Company Chairman Ratan Tata, introducing the Nano _ the world's cheapest car _ during India's main auto show, drove onto a stage in a white version of the tiny four-door subcompact, his head nearly touching the roof.

With a snub nose and a sloping roof, it can fit five people _ if they squeeze. And the basic version is spare: there's no radio, no passenger-side mirror and only one windshield wiper. If you want air conditioning to cope with India's brutal summers, you need to get the deluxe version.

But it's definitely cheap. The Nano's closest competitor here is the Maruti 800, a plain-looking four-door that sells for nearly US$5,000 (€3,400).

Tata, though, is aiming more at people moving upward from the lower ends of India's transportation spectrum, where two-wheeled scooters selling for as little as US$900 (€613) are often crammed with entire families.

While the price has created a buzz, critics say the Nano could lead to possibly millions more automobiles hitting already clogged Indian roads, adding to mounting air and noise pollution problems. Others have said Tata will have to sacrifice quality and safety standards to meet the target price.

The chairman, though, insists the car will meet safety standards and pollute even less than motorcycles, passing domestic and European emission standards and averaging about 50 miles per gallon (20 kilometers per liter).

Chief U.N. climate scientist Rajendra Pachauri, who shared last year's Nobel Peace Prize, said last month that "I am having nightmares" about the prospect of the low-cost car.

"Dr. Pachauri need not have nightmares," Ratan Tata said at the unveiling. "For us it's a milestone and I hope we can make a contribution to the country."

The basic model will sell for 100,000 rupees _ US$2,500 _ but analysts estimate that customers could pay 20-30 percent more than that to cover taxes, delivery and other charges.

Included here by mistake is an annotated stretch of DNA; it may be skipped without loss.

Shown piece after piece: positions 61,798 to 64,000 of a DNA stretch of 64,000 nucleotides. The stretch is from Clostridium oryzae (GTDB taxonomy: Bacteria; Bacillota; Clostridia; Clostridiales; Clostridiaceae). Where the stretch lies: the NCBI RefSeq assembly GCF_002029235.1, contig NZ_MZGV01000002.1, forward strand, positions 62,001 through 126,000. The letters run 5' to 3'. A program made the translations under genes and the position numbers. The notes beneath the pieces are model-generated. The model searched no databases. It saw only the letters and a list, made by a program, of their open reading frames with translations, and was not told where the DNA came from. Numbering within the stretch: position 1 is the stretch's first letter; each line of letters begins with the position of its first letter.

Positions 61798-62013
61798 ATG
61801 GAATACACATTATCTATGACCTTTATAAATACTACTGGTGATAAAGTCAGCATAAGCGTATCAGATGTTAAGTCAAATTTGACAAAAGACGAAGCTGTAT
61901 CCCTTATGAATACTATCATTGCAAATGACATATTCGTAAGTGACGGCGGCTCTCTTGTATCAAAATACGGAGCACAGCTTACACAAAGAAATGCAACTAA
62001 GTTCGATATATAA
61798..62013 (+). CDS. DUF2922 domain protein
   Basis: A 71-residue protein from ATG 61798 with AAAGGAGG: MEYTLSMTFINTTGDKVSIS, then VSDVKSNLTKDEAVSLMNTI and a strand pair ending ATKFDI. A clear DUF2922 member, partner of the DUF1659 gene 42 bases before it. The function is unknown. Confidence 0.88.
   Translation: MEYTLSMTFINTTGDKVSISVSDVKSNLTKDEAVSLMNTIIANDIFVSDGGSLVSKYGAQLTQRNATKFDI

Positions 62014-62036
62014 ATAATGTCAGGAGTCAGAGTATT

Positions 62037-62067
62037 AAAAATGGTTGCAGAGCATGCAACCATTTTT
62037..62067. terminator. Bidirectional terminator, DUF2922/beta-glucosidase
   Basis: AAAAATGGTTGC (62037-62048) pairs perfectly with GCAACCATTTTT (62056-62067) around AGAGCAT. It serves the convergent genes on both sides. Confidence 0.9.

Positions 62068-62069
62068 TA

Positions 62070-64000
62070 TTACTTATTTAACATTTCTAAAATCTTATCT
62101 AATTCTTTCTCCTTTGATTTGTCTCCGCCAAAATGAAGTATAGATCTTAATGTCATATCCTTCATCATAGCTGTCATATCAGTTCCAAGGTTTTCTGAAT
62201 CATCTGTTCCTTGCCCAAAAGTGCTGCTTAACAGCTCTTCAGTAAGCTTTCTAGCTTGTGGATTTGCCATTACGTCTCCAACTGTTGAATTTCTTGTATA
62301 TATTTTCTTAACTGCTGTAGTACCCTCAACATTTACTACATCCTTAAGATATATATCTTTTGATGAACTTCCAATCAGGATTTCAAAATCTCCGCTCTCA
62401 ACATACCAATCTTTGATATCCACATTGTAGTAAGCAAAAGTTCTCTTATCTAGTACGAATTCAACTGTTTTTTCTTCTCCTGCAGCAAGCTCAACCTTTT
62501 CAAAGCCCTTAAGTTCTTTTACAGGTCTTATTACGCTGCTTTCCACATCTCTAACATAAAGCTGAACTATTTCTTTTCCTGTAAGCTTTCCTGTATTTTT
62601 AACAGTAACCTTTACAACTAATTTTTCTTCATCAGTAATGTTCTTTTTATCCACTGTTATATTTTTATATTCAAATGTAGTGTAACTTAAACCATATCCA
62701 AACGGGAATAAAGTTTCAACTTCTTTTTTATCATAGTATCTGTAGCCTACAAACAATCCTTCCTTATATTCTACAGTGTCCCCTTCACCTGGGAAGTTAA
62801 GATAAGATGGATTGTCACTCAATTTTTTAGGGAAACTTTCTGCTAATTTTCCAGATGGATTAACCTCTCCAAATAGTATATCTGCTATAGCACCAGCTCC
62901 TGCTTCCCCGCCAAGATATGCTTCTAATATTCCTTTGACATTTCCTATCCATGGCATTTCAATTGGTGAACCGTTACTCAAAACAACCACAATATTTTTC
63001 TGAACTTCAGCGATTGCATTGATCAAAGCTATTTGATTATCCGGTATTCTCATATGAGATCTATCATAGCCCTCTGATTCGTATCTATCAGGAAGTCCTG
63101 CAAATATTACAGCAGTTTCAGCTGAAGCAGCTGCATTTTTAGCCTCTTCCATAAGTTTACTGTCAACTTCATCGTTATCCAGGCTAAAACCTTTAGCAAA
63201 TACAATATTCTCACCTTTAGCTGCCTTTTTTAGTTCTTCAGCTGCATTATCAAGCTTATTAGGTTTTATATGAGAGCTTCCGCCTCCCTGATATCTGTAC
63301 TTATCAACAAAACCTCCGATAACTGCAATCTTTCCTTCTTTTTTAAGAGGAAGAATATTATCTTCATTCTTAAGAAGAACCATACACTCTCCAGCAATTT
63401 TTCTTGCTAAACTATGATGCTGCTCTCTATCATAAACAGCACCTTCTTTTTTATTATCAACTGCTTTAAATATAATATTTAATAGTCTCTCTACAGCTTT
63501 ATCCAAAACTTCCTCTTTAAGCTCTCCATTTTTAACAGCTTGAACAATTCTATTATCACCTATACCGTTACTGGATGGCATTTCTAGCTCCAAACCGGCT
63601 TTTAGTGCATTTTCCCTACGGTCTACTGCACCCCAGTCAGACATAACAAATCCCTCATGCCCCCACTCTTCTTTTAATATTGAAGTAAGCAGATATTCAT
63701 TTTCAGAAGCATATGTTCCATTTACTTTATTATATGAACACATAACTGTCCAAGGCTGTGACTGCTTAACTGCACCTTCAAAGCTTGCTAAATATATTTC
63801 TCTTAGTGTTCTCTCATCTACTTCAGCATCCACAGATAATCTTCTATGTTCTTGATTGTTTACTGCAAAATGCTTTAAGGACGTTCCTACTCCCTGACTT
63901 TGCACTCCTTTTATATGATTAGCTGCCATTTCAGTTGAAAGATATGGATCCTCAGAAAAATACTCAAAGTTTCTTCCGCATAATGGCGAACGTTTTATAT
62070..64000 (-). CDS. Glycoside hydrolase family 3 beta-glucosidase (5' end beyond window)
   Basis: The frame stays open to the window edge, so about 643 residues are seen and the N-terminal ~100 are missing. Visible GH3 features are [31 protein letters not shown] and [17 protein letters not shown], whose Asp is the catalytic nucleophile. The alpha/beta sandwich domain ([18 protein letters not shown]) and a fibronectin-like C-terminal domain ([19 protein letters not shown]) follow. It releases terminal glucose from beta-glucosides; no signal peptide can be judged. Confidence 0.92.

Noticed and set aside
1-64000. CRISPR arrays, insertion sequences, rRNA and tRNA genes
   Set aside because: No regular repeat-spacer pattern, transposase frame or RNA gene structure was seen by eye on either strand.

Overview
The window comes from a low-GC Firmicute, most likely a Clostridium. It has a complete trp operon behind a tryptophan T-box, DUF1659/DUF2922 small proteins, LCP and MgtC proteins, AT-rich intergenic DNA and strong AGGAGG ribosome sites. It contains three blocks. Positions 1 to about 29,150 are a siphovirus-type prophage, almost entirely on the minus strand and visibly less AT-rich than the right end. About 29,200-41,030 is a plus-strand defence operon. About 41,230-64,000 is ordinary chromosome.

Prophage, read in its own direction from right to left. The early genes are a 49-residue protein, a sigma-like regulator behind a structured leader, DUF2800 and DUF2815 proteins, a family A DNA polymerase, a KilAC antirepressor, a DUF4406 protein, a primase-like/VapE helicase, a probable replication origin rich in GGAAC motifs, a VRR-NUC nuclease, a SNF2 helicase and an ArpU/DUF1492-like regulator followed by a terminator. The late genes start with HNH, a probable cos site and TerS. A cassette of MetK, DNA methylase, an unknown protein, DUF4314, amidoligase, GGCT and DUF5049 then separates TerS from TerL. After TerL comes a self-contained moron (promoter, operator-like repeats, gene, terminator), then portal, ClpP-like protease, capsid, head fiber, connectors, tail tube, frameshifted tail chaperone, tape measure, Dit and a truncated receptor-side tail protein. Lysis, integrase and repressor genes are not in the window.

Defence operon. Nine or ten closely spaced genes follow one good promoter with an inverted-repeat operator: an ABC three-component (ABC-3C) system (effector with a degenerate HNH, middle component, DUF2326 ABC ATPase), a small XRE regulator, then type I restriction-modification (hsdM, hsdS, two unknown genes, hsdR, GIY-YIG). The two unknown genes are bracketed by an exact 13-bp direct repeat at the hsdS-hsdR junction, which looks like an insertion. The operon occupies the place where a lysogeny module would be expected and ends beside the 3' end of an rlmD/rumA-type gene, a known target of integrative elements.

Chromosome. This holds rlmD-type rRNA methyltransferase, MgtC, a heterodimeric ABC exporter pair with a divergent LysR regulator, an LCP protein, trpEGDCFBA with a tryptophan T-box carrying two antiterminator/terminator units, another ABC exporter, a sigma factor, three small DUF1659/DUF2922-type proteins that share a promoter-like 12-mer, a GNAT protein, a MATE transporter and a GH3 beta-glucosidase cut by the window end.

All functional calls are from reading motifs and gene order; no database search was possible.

Tata has long promised that he'd create a 100,000-rupee car, a vow that was much-derided in the global industry but created a frenzy of attention in India. On Thursday, nearly every news station covered the unveiling live.

"A promise is a promise," Tata told the crowd.

The company has said they expect the car to revolutionize the auto industry, and analysts believe the Nano may force other manufacturers to lower their own pricing. French auto maker Renault SA and its Japanese partner, Nissan Motor Co., are trying to determine if they can sell a compact car for less than $3,000.

For now, the car will be sold only in India, but Tata has said it eventually hopes to export it. The Nano could become the basis for other similar super-cheap models in developing markets around the world.

As rising middle class incomes drive demand for cars in India, automakers expect the ranks of car owners in the country to expand dramatically in coming years.

But for some, a huge influx of cars is a terrifying prospect of traffic jams at midnight, hours-long commutes and increasing pollution.

"If you're talking about urban environment, it will cause serious problems," said Jamie Leather, a transport specialist with the Asian Development Bank. "It's a major concern."

In 2005, Indian vehicles released 219 million tons of carbon dioxide, the leading greenhouse gas blamed for global warming.

By 2035, that number is projected to increase to 1,467 million tons, due largely to the expanding middle-class and the expected rise of low-cost cars, according to the Asian Development Bank.

"The cheaper and cheaper vehicles become, the quicker those pollution levels will increase," Leather said.

Wednesday, January 9, 2008

Former Premier’s Wife Arrested on Return to Thailand

January 9, 2008

BANGKOK — The wife of the ousted Thai prime minister, Thaksin Shinawatra, returned from exile Tuesday to face charges of corruption and an uncertain future for her family and its political allies.

The wife, Pojaman Shinawatra, was met by the police soon after her flight arrived from Hong Kong and was arrested and charged with conflict of interest in a property deal and false disclosure in a company listed on the stock market. She was released on bail totaling six million baht, or $182,000, a small amount for the wife of a billionaire. She is also barred from leaving the country without court permission.